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SICP exercise 1.33

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Problem

You can obtain an even more general version of accumulate (see exercise 1.32) by introducing the notion of a filter on the terms to be combined. That is, combine only those terms derived from values in the range that satisfy a specified condition. The resulting filtered-accumulate abstraction takes the same arguments as accumulate, together with an additional predicate of one argument that specifies the filter. Write filtered-accumulate as a procedure. Show how to express the following using filtered-accumulate:

a. the sum of the squares of the prime numbers in the interval a to b (assuming that you have a prime? predicate already written)

b. the product of all the positive integers less than n that are relatively prime to n (i.e., all positive integers i < n such that GCD(i, n) = 1).

Solution

Here's a filtered accumulate procedure that generates an iterative process:

(define (filtered-accumulate combiner null-value predicate term a next b)
  (define (iter a result)
    (if (> a b)
        result
        (iter (next a)
              (if (predicate a)
                  (combiner (term a) result)
                  result))))
  (iter a null-value))

Here's the requested solution to part a. of the problem, including all necessary helper functions, all of which have been defined in previous exercises or in the text:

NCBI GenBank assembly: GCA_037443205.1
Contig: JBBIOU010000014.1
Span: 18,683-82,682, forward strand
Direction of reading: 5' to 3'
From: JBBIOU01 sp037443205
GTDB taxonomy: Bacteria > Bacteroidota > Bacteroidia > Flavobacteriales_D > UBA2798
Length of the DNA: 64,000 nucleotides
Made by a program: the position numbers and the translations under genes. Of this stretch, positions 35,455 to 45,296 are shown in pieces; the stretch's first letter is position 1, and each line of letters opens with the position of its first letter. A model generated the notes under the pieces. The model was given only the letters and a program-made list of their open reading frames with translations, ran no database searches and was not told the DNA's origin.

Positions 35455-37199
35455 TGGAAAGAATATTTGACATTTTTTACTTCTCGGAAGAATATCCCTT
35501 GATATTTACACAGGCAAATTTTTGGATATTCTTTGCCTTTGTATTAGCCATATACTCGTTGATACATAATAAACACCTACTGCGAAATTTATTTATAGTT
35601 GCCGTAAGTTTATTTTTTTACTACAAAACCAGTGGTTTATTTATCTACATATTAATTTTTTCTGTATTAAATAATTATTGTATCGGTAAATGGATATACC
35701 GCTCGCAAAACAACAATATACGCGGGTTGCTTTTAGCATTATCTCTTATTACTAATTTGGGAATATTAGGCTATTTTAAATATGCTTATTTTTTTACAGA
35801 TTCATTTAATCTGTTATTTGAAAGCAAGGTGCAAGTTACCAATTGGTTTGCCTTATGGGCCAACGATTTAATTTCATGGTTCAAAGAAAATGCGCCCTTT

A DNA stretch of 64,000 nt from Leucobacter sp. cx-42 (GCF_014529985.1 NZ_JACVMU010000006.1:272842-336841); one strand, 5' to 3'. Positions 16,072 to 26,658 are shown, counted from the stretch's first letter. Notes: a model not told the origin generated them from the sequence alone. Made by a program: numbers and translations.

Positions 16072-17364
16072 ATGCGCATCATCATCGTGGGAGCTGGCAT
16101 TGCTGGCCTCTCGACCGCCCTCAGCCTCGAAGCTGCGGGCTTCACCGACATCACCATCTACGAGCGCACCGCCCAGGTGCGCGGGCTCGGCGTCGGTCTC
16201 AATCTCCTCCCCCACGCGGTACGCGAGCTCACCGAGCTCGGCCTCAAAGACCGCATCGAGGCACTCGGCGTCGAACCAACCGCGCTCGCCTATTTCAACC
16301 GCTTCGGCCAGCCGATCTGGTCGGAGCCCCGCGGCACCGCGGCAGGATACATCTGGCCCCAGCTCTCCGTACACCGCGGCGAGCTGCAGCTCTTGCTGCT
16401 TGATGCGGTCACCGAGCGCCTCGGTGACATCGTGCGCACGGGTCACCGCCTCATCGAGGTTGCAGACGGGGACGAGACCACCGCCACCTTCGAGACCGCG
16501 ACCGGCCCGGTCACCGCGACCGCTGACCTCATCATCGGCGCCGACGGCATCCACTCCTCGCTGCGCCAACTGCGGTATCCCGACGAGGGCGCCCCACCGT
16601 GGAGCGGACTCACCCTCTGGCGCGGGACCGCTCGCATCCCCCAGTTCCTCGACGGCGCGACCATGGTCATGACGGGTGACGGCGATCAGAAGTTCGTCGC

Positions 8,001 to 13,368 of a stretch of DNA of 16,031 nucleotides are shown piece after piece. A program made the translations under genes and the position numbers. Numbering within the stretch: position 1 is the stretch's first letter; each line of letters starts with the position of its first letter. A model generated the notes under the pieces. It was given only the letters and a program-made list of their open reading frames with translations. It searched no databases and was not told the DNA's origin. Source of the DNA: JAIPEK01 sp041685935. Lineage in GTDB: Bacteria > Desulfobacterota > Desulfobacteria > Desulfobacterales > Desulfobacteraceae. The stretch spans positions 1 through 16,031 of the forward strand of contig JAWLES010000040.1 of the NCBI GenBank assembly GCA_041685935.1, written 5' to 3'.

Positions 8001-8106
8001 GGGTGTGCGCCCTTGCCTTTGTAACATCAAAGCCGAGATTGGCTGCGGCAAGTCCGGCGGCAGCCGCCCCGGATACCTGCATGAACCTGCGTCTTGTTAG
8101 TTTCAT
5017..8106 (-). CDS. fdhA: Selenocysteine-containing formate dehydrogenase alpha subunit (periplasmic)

(define (square x)
  (* x x))
 
(define (smallest-divisor n)
  (find-divisor n 2))
 
(define (divides? a b)
  (= (remainder b a) 0))
 
(define (find-divisor n test-divisor)
  (cond ((> (square test-divisor) n) n)
        ((divides? test-divisor n) test-divisor)
        (else (find-divisor n (next test-divisor)))))
 
(define (next n)
  (if (= n 2)
      3
      (+ n 2)))
 
(define (prime? n)
  (= n (smallest-divisor n)))
 
(define (inc n) (+ n 1))
 
(define (sum-of-squares-of-primes a b)
  (filtered-accumulate + 0 prime? square a inc b))

Here are some tests for intervals [1, 10] and [4, 11]. Their answers should be

1 + 22 + 32 + 52 + 72 = 1 + 4 + 9 + 25 + 49 = 88

and

52 + 72 + 112 = 25 + 49 + 121 = 195

respectively.

(sum-of-squares-of-primes 1 10)

Output:

88
(sum-of-squares-of-primes 4 11)

Output:

195


Those answers are correct.

Here's the requested solution to part b., using the gcd procedure from exercise 1.20:

(define (identity n) n)
 
(define (gcd a b)
  (if (= b 0)
      a
      (gcd b (remainder a b))))
 
(define (product-of-relative-primes n)
  (define (relatively-prime-to-n? a)
    (= (gcd a n) 1))
  (filtered-accumulate * 1 relatively-prime-to-n? identity 2 inc (- n 1)))

And a couple of tests using n = 8, 4 and 9. The answers should be

 1\cdot3\cdot5\cdot7 = 105

 1\cdot3 = 3

and

 1\cdot2\cdot4\cdot5\cdot7\cdot8 = 2240

respectively.

(product-of-relative-primes 8)

Output:

105
(product-of-relative-primes 4)

Output:

3
(product-of-relative-primes 9)

Output:

2240


Done.

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